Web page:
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7 Dividend Stocks That Can Withstand Inflation

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  • Tyson Foods (NYSE:TSN): Higher prices won’t prevent people from eating.
  • Allstate (NYSE:ALL): With serious accidents on the rise, it’s time for insurance.
  • Weyerhaeuser (NYSE:WY): The soaring housing market is driving lumber demand.
  • Phillips 66 (NYSE:PSX): Fossil fuels still dominate, boding well for PSX.
  • EPR Properties (NYSE:EPR): A REIT specializing in experiential services, perfect for millennials.
  • Gladstone Capital (NASDAQ:GLAD): Specializes in lower-middle market companies.
  • Philip Morris (NYSE:PM): A cynical play to capitalize on rising stress levels.

Source: ShutterstockProfessional / Shutterstock.com

If you didn’t recognize the impact of inflation before the geopolitical flashpoint in eastern Europe, you’re certainly feeling it now. With gasoline prices soaring to $6 or $7 in some regions, the negative paradigm shift is palpable. Worse yet, inflation is essentially a tax on working Americans due to declining purchasing power. Still, you may be able to protect yourself with dividend stocks to buy.

Under this asset class, you have two potential mechanisms of success. First, dividend stocks are typically (though not always) tied to reliable and predictable businesses. Therefore, a chance exists that they could facilitate capital gains. Second, these assets provide passive income, which can significantly help buffet the shock of skyrocketing prices.

Indeed, as Laura Barclay, a senior portfolio manager at TD Wealth stated to BNN Bloomberg, the yield on investments like guaranteed investment certificates and government bonds can leave you “with a negative return on your money.” Instead, pivoting toward dividend stocks can help investors keep up with the rising cost of living.

Still, not every name will do. Below is an eclectic list of dividend stocks to serve various purposes and risk-reward profiles.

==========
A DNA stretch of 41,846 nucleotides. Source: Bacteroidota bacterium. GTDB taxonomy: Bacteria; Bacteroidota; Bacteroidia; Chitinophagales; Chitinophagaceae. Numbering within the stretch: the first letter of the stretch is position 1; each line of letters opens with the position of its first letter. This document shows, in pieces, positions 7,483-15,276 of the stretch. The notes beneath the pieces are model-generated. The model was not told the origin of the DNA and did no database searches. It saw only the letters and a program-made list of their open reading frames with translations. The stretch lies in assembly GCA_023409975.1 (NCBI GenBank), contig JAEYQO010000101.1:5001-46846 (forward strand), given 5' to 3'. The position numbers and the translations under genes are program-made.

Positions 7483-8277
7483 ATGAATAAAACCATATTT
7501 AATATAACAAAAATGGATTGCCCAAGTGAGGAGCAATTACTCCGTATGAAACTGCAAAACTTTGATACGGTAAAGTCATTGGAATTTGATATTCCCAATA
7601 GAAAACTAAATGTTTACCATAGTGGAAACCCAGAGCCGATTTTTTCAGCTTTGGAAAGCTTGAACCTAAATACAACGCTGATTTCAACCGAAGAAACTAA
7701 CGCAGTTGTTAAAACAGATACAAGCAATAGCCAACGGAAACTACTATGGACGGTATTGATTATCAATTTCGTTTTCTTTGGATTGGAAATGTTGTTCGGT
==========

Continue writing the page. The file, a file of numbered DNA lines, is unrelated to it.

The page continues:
TSN Tyson Foods $86.21
ALL Allstate $137.44
WY Weyerhaeuser $37.91
PSX Phillips 66 $80.73
EPR EPR Properties $52.60
GLAD Gladstone Capital $11.86
PM Philip Morris $92.24

Dividend Stocks to Buy: Tyson Foods (TSN)

The corporate headquarters of Tyson Foods (TSN) in Chicago, Illinois. undervalued stocks

Source: Daniel J. Macy / Shutterstock.com

There’s really no point in beautifying the argument. When discussing dividend stocks like Tyson Foods, it all boils down to basic human realities. No matter how advanced we become as a society or no matter how low the economy plummets, we’ve got to eat. Being one of the top food industry specialists, you won’t have to worry about relevance.

TSN will always be relevant. True, you’re probably not going to get rich with buying the security — at least not very quickly. And if we’re being honest, the dividend yield of 2.15% is rather ho-hum, even compared to relatively boring dividend stocks. Still, when wealth protection against inflation is the goal, some exposure to Tyson makes sense.

For the fiscal year ended Sept. 30, 2021, the company generated $47 billion in revenue, up 9% from the year-ago tally. As well, net income last fiscal year grew to over $3 billion from under $2.1 billion in 2020. With no sign of demand slowing down, TSN is a solid bet among dividend stocks to buy.

Allstate (ALL)

A photo of a smartphone on the Allstate website

Source: madamF / Shutterstock.com

Back during the initial doldrums of the coronavirus pandemic, vehicle miles traveled slipped nearly 42% between February 2020 and April 2020. Because of the sudden erosion of traffic, auto insurance companies momentarily became largely irrelevant. As a result, insurance firms paid drivers a refund, though there’s ongoing controversy about shortchanging policy holders.